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As a picture is worth a thousand words, here is my problem:

Picture here

It is a closed water column with a bit of air in the top section. If I run the pump and make the water flow from IN to OUT,

  1. Will the level stay the same and the water circulate indefinitely? or
  2. Will slowly start to go down in the column and and the left side rise until it overflow?
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up vote 2 down vote accepted

This will run indefinitely, and it is the basis of just about every water fountain produced commercially. In a given time, the pump will move a certain volume of water from IN to OUT. That lowers the height of the column at IN, and increases the headspace over that column. Both of those reduce the pressure that column of water provides at the interface between the two columns. The displacement of the water also increases the height of the column of water at OUT. That increases the pressure that that column provides at the interface between the two columns. Both of those effects lead to the column at OUT pushing water into the column at IN. Equilibrium is reestablished when exactly the volume of water the pump moved has been moved back into the IN column. That process happens for as long as the pump is running.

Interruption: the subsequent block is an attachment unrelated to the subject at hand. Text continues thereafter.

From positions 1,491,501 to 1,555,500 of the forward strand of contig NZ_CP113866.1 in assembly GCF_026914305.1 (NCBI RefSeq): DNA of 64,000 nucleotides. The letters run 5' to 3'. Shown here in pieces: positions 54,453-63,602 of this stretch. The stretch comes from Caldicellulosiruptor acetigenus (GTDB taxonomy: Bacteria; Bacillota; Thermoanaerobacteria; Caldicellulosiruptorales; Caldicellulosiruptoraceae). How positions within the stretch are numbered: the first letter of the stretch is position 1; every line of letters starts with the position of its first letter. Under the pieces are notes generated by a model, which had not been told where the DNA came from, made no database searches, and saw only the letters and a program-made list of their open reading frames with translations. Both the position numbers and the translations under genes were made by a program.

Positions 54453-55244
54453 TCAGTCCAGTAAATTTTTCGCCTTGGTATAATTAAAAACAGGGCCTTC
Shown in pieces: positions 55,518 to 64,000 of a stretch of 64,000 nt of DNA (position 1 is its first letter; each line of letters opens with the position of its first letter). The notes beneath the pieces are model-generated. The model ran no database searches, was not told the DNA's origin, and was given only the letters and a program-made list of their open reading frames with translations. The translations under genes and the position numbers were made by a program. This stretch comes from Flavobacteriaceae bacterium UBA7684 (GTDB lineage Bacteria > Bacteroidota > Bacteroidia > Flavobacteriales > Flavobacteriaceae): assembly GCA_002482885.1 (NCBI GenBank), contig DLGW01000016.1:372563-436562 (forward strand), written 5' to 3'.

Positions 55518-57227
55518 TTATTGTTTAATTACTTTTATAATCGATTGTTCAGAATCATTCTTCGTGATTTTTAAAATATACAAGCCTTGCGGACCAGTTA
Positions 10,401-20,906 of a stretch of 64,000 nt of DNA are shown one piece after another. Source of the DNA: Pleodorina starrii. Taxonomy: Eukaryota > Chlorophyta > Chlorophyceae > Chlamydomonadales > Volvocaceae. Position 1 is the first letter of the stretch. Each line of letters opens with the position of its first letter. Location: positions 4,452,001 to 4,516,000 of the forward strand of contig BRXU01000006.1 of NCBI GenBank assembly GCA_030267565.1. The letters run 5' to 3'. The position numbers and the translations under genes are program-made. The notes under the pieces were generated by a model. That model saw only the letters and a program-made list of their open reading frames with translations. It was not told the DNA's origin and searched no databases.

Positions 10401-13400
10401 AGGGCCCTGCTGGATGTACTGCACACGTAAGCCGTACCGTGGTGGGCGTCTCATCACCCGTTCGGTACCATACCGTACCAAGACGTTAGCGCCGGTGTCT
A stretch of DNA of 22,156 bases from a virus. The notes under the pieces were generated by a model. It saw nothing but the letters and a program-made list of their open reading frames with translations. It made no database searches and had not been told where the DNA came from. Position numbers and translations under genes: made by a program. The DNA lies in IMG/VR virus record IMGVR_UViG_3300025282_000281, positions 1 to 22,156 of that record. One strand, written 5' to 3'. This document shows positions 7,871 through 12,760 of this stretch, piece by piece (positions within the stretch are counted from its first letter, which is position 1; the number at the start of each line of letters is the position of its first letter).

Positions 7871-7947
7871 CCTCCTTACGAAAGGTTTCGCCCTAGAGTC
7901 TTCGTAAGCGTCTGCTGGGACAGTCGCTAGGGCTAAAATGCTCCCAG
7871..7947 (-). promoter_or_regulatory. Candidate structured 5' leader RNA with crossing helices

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When you will start the pump it will suck the water from the $IN$ side of the pump that will create a little bit a region of low pressure at the top as their is no entry for the air at the top so the low pressure will try to pull the water column upward in order to maintain pressure equilibrium due to which the water at the other side will go down and when the sucked water will come out from the $OUT$ side it will again equalise the water level on the left side. So the level stay's the same and the water circulate indefinitely. But the condition for overflow of the water from the other side also depend's on the power of the pump you are using. Hope it cleared your doubt.

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